In an article published on June 1, 2017 by the newspaper The New York Times, op-ed contributor Frederica Perera discussed children’s exposure to toxic chemicals, starting already in their mothers’ womb. “We now know that a host of chemicals, pollutants and viruses readily travel across the placenta from mother to fetus, pre-polluting or pre-infecting a baby even before birth,” Perera explained. This is of concern because toxic exposures “can derail the intricate molecular processes involved in a fetus’ healthy brain development.” Various toxic chemicals, including pesticides, flame retardants, combustion-related air pollutants, lead, mercury, and plasticizers have been measured in pregnant women and in cord blood of newborns, Perera illustrated.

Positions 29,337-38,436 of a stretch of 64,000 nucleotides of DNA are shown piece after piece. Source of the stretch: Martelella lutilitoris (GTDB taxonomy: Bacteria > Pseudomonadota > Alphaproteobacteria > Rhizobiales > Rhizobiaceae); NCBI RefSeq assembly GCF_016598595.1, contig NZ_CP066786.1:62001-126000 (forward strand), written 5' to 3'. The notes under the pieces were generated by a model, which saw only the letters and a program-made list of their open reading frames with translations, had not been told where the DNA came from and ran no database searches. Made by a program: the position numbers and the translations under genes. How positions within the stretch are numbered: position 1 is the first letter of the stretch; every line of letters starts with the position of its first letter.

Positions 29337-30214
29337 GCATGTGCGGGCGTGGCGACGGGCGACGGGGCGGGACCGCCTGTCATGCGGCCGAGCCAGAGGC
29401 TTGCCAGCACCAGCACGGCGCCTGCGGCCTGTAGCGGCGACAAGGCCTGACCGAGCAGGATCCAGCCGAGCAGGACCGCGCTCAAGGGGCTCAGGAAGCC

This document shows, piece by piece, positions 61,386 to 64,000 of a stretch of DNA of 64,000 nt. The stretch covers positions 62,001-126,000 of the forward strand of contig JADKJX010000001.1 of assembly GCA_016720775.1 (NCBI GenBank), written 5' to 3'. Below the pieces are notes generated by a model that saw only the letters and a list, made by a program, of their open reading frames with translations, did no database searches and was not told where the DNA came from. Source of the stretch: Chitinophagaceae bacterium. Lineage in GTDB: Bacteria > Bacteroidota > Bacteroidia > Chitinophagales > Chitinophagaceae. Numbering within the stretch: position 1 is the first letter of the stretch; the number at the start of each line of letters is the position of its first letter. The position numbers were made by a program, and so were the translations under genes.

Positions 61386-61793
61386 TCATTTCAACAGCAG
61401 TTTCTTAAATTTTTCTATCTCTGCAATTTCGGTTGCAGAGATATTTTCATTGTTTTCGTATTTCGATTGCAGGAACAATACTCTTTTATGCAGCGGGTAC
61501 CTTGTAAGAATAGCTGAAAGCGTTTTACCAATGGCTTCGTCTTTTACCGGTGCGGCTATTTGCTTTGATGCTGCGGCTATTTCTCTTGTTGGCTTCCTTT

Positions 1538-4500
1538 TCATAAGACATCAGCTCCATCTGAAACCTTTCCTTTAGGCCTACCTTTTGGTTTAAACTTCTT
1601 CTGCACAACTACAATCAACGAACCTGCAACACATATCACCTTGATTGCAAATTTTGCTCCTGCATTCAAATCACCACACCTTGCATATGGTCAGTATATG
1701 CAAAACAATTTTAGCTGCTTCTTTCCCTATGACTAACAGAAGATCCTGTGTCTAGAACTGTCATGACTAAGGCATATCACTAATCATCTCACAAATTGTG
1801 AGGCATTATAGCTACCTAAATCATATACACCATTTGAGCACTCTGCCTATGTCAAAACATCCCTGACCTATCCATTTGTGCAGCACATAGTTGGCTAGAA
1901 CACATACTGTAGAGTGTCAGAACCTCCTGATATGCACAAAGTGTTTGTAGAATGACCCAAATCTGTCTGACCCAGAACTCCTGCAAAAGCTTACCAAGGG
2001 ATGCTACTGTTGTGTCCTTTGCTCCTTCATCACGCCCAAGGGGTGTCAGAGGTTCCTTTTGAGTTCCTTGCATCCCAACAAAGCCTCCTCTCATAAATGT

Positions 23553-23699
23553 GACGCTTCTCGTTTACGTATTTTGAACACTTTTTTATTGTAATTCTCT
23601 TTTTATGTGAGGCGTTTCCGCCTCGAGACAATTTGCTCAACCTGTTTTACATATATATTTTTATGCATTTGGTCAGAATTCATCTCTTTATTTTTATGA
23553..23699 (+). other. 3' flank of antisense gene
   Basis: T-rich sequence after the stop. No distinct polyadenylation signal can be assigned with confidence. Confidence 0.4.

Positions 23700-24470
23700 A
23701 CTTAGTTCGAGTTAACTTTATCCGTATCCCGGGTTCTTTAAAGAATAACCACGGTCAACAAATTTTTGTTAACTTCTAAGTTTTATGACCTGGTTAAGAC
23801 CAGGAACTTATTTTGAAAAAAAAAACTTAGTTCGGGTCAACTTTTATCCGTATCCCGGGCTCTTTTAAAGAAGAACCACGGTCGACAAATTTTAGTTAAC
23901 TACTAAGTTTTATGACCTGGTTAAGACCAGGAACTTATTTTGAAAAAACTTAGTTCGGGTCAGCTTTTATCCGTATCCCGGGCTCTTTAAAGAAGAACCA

“A notable increase in developmental problems in children worldwide has paralleled the proliferation of synthetic chemicals in our air, water, food and consumer products and the mounting impacts of climate change,” she further reported. However, “such tragic and costly consequences are preventable,” Perera reminded, highlighting that “the benefits of policies to reduce toxic exposures have been clearly demonstrated.” To solve the problem “resulting from lack of adequate government regulation requiring testing of chemicals before they are marketed, and from the failure to take prompt action once there is scientific evidence of harm,” she calls on the U.S. Environmental Protection Agency (EPA) “to act promptly to eliminate known brain-damaging chemicals.”
Frederica Perera (June 1, 2017). “The womb is no protection from toxic chemicals.” The New York Times